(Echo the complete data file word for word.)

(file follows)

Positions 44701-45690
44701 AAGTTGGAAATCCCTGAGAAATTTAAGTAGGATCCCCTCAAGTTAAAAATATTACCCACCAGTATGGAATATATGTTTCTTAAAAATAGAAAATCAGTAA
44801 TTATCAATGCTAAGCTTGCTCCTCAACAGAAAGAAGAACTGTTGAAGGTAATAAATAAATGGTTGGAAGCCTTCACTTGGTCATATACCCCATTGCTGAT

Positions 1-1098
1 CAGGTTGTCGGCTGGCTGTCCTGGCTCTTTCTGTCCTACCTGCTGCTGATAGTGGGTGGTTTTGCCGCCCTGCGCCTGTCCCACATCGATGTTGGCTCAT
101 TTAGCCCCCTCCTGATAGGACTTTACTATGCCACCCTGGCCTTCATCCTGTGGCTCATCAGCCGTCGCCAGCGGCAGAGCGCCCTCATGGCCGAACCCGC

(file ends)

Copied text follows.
Positions 44701-45690
44701 AAGTTGGAAATCCCTGAGAAATTTAAGTAGGATCCCCTCAAGTTAAAAATATTACCCACCAGTATGGAATATATGTTTCTTAAAAATAGAAAATCAGTAA
44801 TTATCAATGCTAAGCTTGCTCCTCAACAGAAAGAAGAACTGTTGAAGGTAATAAATAAATGGTTGGAAGCCTTCACTTGGTCATATACCCCATTGCTGAT

Positions 1-1098
1 CAGGTTGTCGGCTGGCTGTCCTGGCTCTTTCTGTCCTACCTGCTGCTGATAGTGGGTGGTTTTGCCGCCCTGCGCCTGTCCCACATCGATGTTGGCTCAT
101 TTAGCCCCCTCCTGATAGGACTTTACTATGCCACCCTGGCCTTCATCCTGTGGCTCATCAGCCGTCGCCAGCGGCAGAGCGCCCTCATGGCCGAACCCGC